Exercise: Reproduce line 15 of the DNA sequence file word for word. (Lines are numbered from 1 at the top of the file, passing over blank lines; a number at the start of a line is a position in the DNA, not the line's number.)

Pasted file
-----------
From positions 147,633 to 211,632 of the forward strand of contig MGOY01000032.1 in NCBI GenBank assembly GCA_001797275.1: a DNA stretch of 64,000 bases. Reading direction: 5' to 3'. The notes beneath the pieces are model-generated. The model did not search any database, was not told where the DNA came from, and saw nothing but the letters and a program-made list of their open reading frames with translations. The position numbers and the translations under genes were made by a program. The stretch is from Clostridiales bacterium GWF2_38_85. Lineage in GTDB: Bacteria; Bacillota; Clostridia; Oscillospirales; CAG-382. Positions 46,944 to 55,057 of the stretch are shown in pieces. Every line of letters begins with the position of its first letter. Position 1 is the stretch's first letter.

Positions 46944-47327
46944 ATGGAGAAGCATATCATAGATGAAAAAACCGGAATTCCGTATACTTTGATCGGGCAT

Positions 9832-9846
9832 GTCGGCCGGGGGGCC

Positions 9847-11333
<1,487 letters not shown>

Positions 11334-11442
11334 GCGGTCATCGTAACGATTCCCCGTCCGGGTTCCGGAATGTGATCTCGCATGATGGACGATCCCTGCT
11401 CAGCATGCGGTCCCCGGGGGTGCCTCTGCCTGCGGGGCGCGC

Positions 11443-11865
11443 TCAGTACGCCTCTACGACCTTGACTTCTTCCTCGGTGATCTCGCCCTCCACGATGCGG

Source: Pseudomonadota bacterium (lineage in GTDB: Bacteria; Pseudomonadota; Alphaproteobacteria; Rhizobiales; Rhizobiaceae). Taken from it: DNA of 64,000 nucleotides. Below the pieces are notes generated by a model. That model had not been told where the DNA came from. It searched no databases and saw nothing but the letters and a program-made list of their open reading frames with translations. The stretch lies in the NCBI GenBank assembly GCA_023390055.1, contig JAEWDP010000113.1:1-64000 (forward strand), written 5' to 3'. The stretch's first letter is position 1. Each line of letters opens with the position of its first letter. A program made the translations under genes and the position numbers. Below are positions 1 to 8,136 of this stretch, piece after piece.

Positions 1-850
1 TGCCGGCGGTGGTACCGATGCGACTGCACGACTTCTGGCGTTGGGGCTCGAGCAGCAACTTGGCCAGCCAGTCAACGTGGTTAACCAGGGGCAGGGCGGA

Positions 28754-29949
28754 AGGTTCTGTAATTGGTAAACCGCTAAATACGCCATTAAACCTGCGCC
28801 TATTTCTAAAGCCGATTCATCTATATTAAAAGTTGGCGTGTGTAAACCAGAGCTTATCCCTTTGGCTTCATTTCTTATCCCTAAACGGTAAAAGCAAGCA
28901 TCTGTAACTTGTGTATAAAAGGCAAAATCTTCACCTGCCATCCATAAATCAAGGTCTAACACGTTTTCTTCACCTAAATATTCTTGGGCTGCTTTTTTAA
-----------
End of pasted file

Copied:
1 TGCCGGCGGTGGTACCGATGCGACTGCACGACTTCTGGCGTTGGGGCTCGAGCAGCAACTTGGCCAGCCAGTCAACGTGGTTAACCAGGGGCAGGGCGGA